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Herb Gardening for Bees

by Heather Apple

Did you know that bees are instinctive and highly skilled herbalists? Juliette de Bairacli Levy, the Master Herbalist, has found that bees are wonderful doctors in their own right and know how to dose themselves with herbs to maintain health within the hive.

When I read this, I did not keep bees myself, but was very aware of the many bees that visited my garden. There was a wonderful variety ranging from tiny wild bees, to domestic honey bees, to great fat bumble bees.

I realized that bees were facing incredible challenges with pollution, acid rain and especially the pesticides sprayed on crops and roadside weeds. I decided that I would combine my love of herbs with my love for bees and plant a special medicinal garden to help the bees cope with our present environment.

I did some research to discover which herbs were especially beneficial to bees. These include aromatic herbs such as lavender, rosemary, thyme, sage, bee balm (bergamot), hyssop, anise-hyssop, basil and marjoram; wild herbs such as Motherwort, catnip and purple loosestrife; bitter herbs such as southernwood, wormwood and rue; nectar rich herbs such as clover and alfalfa; all the mints; the Borage family; and the rose family. I had already known that bees loved Borage and I had planted it among my squashes, cucumbers and melons in order to attract bees for pollination. Now, I planted patches all over the garden, making good use of the plants that had self-seeded from the previous year.

I also carefully noted the blooming periods of all the herbs, flowers, weeds, and flowering shrubs and trees on our property. Over the next couple of years I planted additional varieties to assure that there was an uninterrupted and rich banquet of blossoms from the first crocuses in spring, all through the summer, to the crisp days of autumn when bees are immobilized by the cold and no longer able to work.

I also increased the size of my herb garden. Generally, I harvest my herbs just before they come into flower, or else I harvest the flowers themselves as soon as they open. I planted extras of each variety so that I could allow a number of plants to go to full flower and so supply the bees.

The rewards of this bit of extra effort have been enormous. The population of bees has continued to increase over the years. It is a pleasure to go out to the garden and hear my Comfrey patch buzzing as the blossoms are visited by hoards of honey bees and bumble bees.

My Rosa rugosa patch is a special treat for the senses - the sight of masses of pink blossoms, the scent of the warm, sunny air, heavy with sweet rose fragrance and the sound of droves of buzzing bees. Often I have watched bees actually rolling around among the stamens of the rose blossoms. This may serve the utilitarian purpose of gathering extra large amounts of pollen. But to me, it almost seems something more. Imagine being a bee and spending your day climbing inside giant, fragrant flower blossoms to gather golden pollen and sweet nectar. What an ecstatic life!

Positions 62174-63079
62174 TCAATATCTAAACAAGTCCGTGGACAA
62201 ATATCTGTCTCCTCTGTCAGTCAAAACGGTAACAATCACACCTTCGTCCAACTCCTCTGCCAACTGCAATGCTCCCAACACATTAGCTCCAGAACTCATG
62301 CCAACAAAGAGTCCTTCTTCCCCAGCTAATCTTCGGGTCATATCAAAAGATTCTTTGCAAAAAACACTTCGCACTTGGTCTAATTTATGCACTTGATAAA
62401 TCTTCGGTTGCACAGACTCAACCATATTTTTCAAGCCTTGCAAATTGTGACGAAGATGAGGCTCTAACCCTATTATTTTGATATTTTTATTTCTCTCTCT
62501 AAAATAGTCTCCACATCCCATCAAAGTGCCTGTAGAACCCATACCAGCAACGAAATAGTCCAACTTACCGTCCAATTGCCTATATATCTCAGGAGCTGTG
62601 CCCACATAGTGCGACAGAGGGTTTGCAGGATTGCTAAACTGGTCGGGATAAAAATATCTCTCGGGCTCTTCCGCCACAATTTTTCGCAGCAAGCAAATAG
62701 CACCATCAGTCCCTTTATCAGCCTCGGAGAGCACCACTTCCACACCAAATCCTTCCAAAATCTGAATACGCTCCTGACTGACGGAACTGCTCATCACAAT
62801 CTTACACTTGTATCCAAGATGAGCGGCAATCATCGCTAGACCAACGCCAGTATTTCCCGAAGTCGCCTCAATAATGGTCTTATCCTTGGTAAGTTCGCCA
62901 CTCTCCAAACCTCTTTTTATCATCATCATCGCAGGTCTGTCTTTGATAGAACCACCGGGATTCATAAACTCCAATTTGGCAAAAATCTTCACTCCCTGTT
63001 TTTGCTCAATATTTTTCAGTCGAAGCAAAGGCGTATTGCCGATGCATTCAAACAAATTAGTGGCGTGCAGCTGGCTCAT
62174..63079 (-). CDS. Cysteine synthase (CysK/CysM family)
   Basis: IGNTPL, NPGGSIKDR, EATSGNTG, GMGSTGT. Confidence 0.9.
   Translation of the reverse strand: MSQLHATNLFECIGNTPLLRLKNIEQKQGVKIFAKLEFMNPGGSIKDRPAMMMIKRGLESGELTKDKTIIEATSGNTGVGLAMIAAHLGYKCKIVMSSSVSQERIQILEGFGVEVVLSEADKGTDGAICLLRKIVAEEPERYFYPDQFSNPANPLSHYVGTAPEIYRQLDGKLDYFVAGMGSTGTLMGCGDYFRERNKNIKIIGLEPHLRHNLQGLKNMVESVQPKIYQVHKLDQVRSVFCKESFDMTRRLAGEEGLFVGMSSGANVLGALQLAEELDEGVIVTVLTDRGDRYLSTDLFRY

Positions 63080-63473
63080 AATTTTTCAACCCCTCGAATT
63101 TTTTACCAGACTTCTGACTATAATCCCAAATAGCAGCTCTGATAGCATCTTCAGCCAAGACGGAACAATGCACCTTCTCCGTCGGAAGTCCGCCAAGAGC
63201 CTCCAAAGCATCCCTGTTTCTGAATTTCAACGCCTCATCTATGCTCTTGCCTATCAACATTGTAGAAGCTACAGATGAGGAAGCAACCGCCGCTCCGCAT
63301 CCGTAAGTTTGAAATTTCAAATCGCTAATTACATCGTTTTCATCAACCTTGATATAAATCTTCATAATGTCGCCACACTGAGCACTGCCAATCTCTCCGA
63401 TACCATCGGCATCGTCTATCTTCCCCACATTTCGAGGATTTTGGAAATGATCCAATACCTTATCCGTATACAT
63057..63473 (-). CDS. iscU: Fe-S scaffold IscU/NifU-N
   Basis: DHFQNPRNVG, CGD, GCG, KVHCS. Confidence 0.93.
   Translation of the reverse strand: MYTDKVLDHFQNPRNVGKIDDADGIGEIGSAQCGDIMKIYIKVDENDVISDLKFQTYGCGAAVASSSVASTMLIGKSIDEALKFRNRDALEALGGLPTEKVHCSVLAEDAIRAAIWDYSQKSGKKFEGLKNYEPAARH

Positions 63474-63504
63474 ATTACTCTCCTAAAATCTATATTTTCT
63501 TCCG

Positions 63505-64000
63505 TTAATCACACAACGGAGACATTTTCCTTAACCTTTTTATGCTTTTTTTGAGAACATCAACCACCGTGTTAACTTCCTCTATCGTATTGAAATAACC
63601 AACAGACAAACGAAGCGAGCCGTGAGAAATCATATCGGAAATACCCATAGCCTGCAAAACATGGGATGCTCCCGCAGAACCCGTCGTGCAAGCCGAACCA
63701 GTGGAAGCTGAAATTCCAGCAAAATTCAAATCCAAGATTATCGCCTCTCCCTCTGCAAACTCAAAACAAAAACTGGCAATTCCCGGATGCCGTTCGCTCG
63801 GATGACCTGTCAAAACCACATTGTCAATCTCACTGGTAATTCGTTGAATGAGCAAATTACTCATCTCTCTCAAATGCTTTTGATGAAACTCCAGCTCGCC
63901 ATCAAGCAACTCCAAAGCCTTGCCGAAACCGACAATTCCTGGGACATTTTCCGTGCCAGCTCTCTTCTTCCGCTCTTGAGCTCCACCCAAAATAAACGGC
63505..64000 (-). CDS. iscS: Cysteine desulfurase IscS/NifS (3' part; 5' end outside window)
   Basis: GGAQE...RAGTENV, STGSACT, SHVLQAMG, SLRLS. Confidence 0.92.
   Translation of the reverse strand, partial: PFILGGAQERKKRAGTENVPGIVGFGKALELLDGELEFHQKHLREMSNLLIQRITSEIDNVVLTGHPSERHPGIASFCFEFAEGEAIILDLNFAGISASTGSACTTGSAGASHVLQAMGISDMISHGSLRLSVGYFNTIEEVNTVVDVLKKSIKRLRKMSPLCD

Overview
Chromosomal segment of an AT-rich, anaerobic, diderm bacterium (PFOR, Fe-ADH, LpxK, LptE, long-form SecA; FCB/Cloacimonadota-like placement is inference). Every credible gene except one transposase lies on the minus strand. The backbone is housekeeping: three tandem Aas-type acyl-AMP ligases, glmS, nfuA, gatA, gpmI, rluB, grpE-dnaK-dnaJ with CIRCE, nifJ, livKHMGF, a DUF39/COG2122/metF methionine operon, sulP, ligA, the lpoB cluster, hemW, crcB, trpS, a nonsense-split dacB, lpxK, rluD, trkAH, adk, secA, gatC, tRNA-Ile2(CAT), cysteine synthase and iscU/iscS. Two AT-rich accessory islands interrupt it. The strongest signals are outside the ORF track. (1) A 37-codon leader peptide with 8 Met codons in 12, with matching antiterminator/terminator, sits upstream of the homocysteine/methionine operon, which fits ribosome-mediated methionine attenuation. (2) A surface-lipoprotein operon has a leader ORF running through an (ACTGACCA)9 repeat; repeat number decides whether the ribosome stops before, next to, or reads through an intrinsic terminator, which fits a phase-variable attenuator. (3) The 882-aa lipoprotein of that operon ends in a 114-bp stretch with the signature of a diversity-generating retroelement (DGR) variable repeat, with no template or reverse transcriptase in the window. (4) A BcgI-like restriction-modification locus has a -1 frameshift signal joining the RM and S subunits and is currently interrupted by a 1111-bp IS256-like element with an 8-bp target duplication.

Juliette de Bairacli Levy praises the healing properties of honey. She says that the test for pure, good and powerful honey is that it should burn the throat of the consumer.

Her own herbal honey was so strong that some people accused her of adding hot pepper. However, she took honey comb straight from the hive to show them that this was its natural flavor.

Flowers are the most vital part of the plant - a glorious expression of its moment of perfection. This is something understood by those who make and use Flower Essences. Imagine a rich honey, gathered on sunny summer days from the blossoms of healing herbs - a rich nectar transformed by golden bees in the heart of their hive. What healing qualities, what a taste and fragrance of summer herbs it can bring to dark winter days!

One can believe that the curative properties of such honey would be great. This could be something that practicing herbalists and interested individuals might be interested in experimenting with.

If you don't have your own hive, you could invite a beekeeper to keep a hive on your land in return for a share of the honey.

But even if you can't have a hive, you can still have the pleasure that comes from watching the bees at work in your garden, and the satisfaction of knowing that you are providing them with healthful herbs that will help them survive in a difficult world.

This Article is taken from The Herbalist, newsletter of the Botanic Medicine Society. COPYRIGHT Dec 1988. Membership in the Society is $25.00 Canadian per year. You receive four copies of the Journal each year and help to promote herbalism and botanic medicine throughout Canada.

THE SOCIETY HAS NO PAID OFFICIALS and is run entirely by volunteers from among the membership. If you would like more info please write:   Botanic Medicine Society. * P.O. Box 82. Stn. A. * Willowdale, Ont. CANADA. M2N 5S7.

Reprinted with permission.
Copyright 1996, 1998 by The Herbalist, Lori Herron and Alternative Nature
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